NetRadio’s 1995 debut in Minneapolis
If you weren’t deeply immersed in the Internet’s early days as I was, it’s hard to remember the pain, the obstacles and the now almost quaint state-of-the-art in 1995.
It was that year in November that NetRadio made its debut here in Minneapolis and is an invention and milestone that needs to be lauded and remembered. Invented by Scott Bourne and Scot McCombs (more here), NetRadio used RealAudio‘s first player and server technology to run. A former Authorware (now part of Adobe) colleague of mine, Rob Griggs, was an early investor and co-founder and he invited me to the offices you’ll see in the video below (via TWiT) to see their new radio offering streaming over the Internet.
At the time I was impressed and could easily visualize the possibilities, but also knew in every cell of my being how long it would take before this was anything more than cool and a novelty. In fact, my belief as to one, key cause of the dotcom crash was that there was a HUGE amount of Web content pouring into the top of the funnel (i.e., being served) and most of us were sipping through the tiny hole at the bottom of the funnel (i.e., with dial-up 56k modems) and there was no way rich media of any kind — including low audio quality radio — would yet flourish over copper wires for quite some time.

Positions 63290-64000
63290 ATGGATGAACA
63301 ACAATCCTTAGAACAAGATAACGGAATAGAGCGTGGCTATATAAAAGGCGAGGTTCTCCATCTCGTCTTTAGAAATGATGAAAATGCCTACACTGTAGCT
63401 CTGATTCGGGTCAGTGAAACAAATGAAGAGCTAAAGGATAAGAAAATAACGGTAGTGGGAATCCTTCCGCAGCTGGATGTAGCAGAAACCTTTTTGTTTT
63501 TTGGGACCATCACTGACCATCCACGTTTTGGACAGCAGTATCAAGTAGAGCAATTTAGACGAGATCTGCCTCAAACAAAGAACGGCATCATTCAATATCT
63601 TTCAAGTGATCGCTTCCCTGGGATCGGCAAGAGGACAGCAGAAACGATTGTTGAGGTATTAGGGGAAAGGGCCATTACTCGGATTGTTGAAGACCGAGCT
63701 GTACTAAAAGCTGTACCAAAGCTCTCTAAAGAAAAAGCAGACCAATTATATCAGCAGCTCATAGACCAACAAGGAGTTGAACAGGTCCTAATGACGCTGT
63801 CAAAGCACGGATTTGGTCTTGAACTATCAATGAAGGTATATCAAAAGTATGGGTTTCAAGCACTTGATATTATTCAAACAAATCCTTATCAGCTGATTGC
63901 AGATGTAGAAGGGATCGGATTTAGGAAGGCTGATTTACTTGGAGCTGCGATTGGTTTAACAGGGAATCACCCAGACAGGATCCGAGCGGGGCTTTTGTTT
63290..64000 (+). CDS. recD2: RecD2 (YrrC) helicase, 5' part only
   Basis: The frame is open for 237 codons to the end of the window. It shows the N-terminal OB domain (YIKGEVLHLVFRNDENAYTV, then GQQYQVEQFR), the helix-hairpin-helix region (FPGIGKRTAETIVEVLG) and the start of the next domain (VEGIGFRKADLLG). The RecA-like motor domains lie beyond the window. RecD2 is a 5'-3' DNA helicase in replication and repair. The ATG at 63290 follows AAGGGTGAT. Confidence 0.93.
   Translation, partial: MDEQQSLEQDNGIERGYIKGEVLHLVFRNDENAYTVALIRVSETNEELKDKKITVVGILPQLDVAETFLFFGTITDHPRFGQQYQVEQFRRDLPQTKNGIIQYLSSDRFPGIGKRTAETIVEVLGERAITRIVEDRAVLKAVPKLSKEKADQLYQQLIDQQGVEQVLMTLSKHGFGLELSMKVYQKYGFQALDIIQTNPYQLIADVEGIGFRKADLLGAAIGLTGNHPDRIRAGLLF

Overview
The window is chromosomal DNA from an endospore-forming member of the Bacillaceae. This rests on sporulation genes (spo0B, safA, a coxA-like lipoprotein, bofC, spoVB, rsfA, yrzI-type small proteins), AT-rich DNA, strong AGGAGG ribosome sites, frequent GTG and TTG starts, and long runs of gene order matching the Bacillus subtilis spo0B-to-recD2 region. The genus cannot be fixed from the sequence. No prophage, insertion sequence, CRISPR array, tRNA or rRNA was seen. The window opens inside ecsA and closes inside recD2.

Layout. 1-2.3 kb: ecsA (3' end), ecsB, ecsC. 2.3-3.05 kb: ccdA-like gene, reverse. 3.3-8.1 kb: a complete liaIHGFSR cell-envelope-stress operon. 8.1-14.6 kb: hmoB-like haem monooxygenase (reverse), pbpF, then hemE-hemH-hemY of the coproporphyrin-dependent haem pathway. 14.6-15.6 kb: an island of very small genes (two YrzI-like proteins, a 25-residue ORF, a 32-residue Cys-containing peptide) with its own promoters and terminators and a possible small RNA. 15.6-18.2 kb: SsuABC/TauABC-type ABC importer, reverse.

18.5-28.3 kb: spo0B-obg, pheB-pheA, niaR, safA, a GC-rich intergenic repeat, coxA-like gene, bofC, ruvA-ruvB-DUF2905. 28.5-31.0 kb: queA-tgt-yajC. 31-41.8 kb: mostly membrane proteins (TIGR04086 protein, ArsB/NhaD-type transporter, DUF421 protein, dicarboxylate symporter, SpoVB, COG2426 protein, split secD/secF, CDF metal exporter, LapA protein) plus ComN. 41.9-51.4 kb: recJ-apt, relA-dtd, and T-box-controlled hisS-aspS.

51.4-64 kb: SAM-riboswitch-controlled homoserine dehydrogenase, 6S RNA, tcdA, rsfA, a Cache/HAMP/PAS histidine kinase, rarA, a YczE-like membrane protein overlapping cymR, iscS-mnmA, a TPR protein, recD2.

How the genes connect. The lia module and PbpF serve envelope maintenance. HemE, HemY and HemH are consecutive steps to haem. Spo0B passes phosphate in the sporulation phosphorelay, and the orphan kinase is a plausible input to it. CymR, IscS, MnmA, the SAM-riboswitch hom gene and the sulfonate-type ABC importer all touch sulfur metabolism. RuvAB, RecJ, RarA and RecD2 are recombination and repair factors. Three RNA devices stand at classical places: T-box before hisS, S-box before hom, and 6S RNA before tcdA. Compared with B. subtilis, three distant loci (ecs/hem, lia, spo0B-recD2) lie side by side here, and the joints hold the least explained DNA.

In 1995 there were, as the video points out, roughly “110,000 Web sites” and that NetRadio received “about 25,000 Web visitors in the first few days“. Impressive at the time, but so was the Model T in 1908.
About Steve Borsch
Connecting the Dots Podcast
Podcasting hit the mainstream in July of 2005 when Apple added podcast show support within iTunes. I'd seen this coming so started podcasting in May of 2005 and kept going until August of 2007. Unfortunately was never 'discovered' by national broadcasters, but made a delightfully large number of connections with people all over the world because of these shows. Click here to view the archive of my podcast posts.